Monument record MYO4168 - Dominican Friary (Blackfriars)


The Dominican Friary was situated within the south-western angle of the city walls. The precise boundaries and extent of the site, which was reported at the Dissolution to occupy 1 acre, are unknown but in modern terms it lay to the west of Toft Green and is now the site of the Old Railway Station. The friary church stood opposite the end of Gregory Lane (now Barker Lane), and there were two gateways into the precinct: one, on the west, faced Toft Green and the second faced the Ouse. Nothing is known of the conventual buildings. The friars were possibly temporarily housed in Goodramgate before moving to the site at Toft Green. In 1227 they were granted the chapel of St. Mary Magdalen and land in King's Tofts (i.e. Toft Green) for the new site; by the end of that year they had enclosed part of this ground with a wall and were given access to the Ouse through the city dike. Smells arising in the neighbourhood of the site were said to disturb the friars at their prayers. Henry III made several gifts of timber for the buildings, and a number of grants of land was made during the 13th century for the enlargement of the site: in 1236, 1241, 1268, 1280, and 1299.Towards the end of Edward I's reign, the friars sought a grant of another part of Toft Green, but this was apparently refused because the city used the ground for other purposes. Part of the precinct wall was destroyed during rioting in 1381 but was rebuilt in the following year; in 1455-6 an indulgence was granted to the friary, its cloister and buildings having been destroyed by fire. In 1538 the Council in the North asked Cromwell to appoint the Dominican Friary as its headquarters, and to authorize the friary, which stood 'openly and commodiously', to be made fit to receive the king by the use of stone, glass, and other materials from the Austin Friary. The friary was surrendered later that year, and the site granted in 1540 to William Blitheman of Monk Burton (E.R.). In 1543 Blitheman devised the site to his son who in 1563 granted it to Lawrence Green of York. Green devised it to his son in 1578. The Friary always had a large garden (MYO4167), this was extant during the 18th and early 19th centuries until the Old Railway Station was built there in 1841. None of these excavations describe many post-Roman finds. There are no known remains of the friary. 27 skeletons without coffins which were recovered towards Tanner Row in the 19th century may be associated with the Friary.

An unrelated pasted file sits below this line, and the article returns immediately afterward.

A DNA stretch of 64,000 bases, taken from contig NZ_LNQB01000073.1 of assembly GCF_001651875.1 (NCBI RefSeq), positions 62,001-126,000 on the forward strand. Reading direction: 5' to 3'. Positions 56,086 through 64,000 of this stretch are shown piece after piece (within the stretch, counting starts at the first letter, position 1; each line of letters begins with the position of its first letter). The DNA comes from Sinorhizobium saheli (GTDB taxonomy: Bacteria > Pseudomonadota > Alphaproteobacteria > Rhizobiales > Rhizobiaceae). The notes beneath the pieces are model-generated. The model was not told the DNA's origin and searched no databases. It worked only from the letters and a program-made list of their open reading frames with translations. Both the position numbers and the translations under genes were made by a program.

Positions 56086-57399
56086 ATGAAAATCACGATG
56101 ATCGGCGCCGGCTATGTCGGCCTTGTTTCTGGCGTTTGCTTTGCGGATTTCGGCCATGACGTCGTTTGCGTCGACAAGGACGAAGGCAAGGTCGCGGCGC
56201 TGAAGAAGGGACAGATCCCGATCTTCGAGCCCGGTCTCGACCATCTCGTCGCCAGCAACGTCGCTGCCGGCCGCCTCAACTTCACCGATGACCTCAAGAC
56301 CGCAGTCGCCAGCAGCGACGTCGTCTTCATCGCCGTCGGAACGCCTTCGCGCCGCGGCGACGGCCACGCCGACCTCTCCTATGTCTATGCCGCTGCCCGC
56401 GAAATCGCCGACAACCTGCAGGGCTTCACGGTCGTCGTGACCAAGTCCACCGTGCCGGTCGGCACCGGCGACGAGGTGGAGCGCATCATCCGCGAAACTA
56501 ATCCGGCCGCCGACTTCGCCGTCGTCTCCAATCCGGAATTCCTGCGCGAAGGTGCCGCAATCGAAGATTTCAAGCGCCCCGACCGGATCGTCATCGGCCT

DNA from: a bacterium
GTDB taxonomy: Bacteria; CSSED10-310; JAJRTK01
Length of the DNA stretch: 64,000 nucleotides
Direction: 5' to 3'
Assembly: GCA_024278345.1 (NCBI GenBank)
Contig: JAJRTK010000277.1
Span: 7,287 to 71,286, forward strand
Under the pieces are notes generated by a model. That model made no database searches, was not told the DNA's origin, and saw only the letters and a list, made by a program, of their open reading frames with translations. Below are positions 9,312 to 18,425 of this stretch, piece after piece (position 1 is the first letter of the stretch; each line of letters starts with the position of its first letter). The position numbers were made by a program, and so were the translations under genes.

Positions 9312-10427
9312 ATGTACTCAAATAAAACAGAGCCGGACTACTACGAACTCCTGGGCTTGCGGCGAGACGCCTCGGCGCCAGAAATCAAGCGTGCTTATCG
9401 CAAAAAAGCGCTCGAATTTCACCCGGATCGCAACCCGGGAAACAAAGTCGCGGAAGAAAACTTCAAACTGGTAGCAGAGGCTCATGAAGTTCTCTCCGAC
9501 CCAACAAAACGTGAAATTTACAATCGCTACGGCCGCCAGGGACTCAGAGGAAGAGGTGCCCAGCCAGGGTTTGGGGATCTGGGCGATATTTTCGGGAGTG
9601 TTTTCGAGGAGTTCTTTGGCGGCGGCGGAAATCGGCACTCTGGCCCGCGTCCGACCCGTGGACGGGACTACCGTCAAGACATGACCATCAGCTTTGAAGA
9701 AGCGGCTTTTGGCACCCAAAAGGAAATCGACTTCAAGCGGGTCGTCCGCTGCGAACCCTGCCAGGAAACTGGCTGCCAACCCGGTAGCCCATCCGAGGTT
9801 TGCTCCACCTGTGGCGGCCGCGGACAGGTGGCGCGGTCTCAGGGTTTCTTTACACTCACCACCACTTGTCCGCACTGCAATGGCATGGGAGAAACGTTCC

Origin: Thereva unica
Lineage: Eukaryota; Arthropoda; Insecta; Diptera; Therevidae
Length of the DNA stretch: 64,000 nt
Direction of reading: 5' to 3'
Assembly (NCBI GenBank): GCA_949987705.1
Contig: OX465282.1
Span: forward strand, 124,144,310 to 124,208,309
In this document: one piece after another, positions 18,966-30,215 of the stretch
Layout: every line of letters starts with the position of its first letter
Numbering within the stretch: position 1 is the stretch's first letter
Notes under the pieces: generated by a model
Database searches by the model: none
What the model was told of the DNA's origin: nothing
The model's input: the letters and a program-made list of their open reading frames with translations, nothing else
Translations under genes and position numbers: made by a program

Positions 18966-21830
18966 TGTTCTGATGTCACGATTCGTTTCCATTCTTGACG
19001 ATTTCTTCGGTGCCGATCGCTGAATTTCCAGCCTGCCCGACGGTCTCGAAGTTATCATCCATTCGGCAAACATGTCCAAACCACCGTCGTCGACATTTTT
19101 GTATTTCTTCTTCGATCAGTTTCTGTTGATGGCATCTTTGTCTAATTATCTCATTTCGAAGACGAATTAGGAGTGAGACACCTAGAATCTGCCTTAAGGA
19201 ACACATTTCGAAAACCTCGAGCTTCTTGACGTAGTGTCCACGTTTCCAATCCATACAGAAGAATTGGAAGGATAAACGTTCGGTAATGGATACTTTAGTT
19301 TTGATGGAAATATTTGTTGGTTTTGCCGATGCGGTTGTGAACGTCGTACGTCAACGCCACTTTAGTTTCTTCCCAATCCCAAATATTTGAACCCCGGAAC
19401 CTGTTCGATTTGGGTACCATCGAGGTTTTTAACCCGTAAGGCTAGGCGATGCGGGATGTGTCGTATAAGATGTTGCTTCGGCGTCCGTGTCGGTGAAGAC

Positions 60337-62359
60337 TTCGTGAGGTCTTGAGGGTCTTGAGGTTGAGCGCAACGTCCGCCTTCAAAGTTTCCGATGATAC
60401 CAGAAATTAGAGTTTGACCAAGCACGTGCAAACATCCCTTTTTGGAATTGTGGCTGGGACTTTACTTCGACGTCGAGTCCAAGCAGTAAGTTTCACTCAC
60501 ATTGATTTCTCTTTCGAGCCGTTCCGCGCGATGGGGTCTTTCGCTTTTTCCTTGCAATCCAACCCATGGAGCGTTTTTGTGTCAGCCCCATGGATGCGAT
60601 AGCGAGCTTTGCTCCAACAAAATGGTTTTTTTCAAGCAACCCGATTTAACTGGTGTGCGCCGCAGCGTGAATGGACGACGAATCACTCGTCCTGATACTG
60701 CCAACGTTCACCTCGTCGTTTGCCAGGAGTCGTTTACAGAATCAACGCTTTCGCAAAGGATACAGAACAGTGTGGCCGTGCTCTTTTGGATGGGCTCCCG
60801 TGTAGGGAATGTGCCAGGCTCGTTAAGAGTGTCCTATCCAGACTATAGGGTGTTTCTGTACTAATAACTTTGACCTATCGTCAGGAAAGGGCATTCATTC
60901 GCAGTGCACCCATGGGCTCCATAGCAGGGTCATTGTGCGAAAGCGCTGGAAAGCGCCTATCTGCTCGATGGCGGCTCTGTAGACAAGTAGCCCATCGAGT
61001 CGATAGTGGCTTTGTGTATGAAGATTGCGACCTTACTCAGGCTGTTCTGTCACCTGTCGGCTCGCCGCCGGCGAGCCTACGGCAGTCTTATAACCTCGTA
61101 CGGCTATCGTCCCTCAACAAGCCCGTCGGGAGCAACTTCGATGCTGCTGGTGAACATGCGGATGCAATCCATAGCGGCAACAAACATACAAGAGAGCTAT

Grid reference Centred SE 5977 5165 (258m by 297m) (2 map features)
Map sheet SE55SE
Unitary Authority City of York, North Yorkshire


Type and Period (1)

Full Description

NMR information:

The Dominican Friary was founded at the Chapel of St Mary Magdalene in the South-West corner of York in 1227. The friars were probably temporarily housed at Goodramgate before that date. in 1456, or perhaps earlier, a disastrous fire had destroyed the cloister, buildings, books, chalices, vestmenst, goods, deposited jewels, and 34 cells and studies. The prior, John Pickering, was executed at Tyburn in 1537 for taking part in the Pilgrimage of Grace. The friary was surrendered in 1538.

1 Medieval religious houses in England and Wales 220 by David Knowles and R Neville Hadcock

Victoria County History, 1961, Victoria County History: A History of the County of York - The City of York (Monograph). SYO1655.

RCHME, 1972, RCHME City of York Volume III South-west of the Ouse (Monograph). SYO64.

L S Archaeology, 2017, Hudson House EVA (Unpublished document). SYO1938.

Sources/Archives (3)

  • --- Monograph: Victoria County History. 1961. Victoria County History: A History of the County of York - The City of York.
  • --- Unpublished document: L S Archaeology. 2017. Hudson House EVA.
  • --- Monograph: RCHME. 1972. RCHME City of York Volume III South-west of the Ouse.

Protected Status/Designation

Related Monuments/Buildings (0)

Related Events/Activities (3)

Record last edited

Nov 6 2019 1:45PM


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